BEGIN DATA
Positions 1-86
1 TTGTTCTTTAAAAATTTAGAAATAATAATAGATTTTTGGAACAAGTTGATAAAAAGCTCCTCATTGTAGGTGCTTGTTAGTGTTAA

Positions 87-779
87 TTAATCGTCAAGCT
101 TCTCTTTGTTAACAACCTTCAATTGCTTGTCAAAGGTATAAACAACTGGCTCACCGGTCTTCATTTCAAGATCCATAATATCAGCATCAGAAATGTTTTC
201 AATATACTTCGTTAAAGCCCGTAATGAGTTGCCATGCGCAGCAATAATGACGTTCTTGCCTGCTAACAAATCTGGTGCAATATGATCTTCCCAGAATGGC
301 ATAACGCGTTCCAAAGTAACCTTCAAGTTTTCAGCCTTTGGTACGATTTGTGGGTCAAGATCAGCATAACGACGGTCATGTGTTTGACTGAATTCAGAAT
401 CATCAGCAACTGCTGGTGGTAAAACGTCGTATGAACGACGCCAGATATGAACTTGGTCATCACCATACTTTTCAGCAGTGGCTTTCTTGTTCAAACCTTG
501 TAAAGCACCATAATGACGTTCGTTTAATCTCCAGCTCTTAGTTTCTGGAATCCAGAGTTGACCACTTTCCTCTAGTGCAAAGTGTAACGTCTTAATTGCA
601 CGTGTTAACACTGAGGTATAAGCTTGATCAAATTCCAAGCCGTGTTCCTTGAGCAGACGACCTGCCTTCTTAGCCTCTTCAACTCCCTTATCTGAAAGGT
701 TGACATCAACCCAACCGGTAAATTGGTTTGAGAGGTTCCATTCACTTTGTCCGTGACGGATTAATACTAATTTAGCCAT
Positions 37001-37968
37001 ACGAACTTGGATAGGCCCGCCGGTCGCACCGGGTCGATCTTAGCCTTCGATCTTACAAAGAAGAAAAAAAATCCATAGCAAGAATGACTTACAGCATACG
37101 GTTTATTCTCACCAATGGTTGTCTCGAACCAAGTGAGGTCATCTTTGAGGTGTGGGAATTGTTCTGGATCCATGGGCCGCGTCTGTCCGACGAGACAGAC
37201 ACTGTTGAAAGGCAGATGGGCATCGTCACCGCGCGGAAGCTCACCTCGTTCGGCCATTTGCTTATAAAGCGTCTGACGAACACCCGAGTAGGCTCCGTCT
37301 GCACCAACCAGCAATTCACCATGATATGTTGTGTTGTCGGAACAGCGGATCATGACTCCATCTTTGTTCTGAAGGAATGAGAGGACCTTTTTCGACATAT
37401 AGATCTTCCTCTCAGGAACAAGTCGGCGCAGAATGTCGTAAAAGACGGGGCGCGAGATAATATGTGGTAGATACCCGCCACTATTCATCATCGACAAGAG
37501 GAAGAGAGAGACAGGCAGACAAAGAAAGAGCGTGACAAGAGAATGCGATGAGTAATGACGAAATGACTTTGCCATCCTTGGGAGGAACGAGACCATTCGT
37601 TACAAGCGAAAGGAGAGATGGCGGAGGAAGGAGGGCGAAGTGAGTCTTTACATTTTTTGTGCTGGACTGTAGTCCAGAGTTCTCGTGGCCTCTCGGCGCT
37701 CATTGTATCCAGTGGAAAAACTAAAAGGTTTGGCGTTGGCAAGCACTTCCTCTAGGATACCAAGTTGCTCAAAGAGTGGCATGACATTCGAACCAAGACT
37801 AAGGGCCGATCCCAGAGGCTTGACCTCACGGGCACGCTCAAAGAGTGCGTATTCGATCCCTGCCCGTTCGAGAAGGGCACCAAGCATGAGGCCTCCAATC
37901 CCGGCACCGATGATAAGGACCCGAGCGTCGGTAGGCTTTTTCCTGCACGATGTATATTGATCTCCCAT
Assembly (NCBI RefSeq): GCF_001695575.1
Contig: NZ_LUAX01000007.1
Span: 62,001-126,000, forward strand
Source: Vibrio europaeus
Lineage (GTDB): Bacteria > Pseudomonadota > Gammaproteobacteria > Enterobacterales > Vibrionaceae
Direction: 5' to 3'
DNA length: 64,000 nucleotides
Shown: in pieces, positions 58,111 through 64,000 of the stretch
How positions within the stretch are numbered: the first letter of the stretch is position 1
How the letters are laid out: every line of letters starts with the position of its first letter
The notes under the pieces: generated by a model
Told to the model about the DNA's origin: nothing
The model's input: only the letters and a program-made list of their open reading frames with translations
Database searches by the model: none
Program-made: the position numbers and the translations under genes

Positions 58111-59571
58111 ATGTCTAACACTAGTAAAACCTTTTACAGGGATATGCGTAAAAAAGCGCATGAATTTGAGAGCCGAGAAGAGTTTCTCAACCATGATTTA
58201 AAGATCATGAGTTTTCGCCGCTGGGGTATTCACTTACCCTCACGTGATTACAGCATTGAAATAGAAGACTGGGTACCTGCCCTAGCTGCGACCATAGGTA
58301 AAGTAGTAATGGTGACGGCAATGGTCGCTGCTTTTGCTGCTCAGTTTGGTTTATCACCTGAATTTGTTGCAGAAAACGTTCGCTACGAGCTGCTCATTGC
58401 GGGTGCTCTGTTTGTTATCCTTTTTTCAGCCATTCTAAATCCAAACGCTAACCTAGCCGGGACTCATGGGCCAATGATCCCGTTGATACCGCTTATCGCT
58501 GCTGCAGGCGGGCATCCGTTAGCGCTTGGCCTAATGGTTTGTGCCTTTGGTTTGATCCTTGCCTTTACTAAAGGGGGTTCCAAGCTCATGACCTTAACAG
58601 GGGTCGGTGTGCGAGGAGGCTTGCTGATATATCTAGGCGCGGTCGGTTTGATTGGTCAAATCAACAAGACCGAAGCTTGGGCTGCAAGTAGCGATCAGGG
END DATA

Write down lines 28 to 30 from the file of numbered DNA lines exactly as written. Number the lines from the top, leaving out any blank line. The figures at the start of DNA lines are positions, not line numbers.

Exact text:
Direction: 5' to 3'
DNA length: 64,000 nucleotides
Shown: in pieces, positions 58,111 through 64,000 of the stretch